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05.Am I clinically obese?


Key indicators of obesity


Obesity is usually defined as having an excess of total body fat. This excess is measured in several different ways, but the most common measure is body mass index (BMI). Your BMI is your weight in kilograms divided by the square of your height in metres. A BMI of 18.5 – 25 is considered ‘normal’, 25-30 is overweight and over 30 is obese.
There are several classes of obesity, and the term “morbid obesity” applies to people who have a BMI over 40, or have a BMI over 35 as well as some associated major medical conditions, such as high blood pressure or diabetes. People with a BMI over 30 can sometimes include sportspeople and weight lifters heavy with muscle tissue who aren’t strictly obese because they don’t have large amounts of excess body fat. On the other hand, some people, for example the elderly, may have a ‘normal’ body weight but a high proportion of fat compared to muscle.

Waist circumference

Waist circumference is a better measure of so-called central obesity than BMI – fat that accumulates around the belly is associated with most obesity-related health risks. For women, a measurement over 80cm is associated with increased health risks, and for men 94cm. A substantially increased risk is associated with measurements of 88 and 102 cm for women and men respectively.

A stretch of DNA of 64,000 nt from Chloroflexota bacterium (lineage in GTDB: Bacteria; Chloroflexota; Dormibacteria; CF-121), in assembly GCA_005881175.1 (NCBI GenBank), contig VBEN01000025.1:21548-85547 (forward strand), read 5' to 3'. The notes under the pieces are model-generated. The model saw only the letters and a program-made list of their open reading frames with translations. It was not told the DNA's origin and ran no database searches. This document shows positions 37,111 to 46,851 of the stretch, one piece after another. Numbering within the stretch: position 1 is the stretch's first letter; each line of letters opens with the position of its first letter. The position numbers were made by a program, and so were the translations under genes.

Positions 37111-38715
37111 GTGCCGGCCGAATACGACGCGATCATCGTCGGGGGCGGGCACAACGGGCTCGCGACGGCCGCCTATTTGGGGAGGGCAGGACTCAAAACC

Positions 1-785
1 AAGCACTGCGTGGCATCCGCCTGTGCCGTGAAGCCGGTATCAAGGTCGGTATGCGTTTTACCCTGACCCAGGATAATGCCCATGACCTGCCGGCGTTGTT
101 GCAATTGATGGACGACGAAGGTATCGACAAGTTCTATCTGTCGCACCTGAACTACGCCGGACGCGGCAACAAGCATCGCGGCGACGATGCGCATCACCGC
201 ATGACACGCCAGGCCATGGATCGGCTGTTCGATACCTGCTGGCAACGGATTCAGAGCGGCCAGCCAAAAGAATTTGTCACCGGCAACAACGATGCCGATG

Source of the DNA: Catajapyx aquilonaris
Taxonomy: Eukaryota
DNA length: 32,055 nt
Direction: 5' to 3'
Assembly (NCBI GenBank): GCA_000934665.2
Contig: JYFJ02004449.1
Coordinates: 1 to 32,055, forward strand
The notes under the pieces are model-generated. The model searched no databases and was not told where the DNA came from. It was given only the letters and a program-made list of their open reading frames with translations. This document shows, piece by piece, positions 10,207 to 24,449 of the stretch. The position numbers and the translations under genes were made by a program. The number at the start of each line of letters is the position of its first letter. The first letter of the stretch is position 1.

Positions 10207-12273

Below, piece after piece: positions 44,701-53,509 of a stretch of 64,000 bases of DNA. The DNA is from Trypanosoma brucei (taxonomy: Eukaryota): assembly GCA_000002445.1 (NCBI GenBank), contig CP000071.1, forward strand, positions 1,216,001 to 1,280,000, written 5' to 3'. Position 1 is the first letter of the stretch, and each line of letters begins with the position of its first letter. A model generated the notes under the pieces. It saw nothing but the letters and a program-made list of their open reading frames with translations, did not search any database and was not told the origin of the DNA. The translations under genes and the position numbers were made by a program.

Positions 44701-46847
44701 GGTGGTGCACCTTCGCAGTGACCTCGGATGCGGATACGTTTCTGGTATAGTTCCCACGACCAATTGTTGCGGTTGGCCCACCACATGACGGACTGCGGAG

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The road to obesityfat_kid

Long term studies tracking the diet and lifestyles of individuals have identified the following behavioural and dietary habits as being strongly associated with weight gain and obesity:

  • Greater fat intake (total, saturated and trans fat)
  • Higher consumption of fast foods
  • Lower intake of fibre and/or whole grain foods
  • Higher consumption of soft drinks
  • Consuming “empty calorie” foods (energy-dense foods with little nutritional value)
  • Snacking between meals
  • A decline in physical activity and fitness levels
  • Watching television
  • Repeated dieting
  • Overweight or obese in childhood or adolescence
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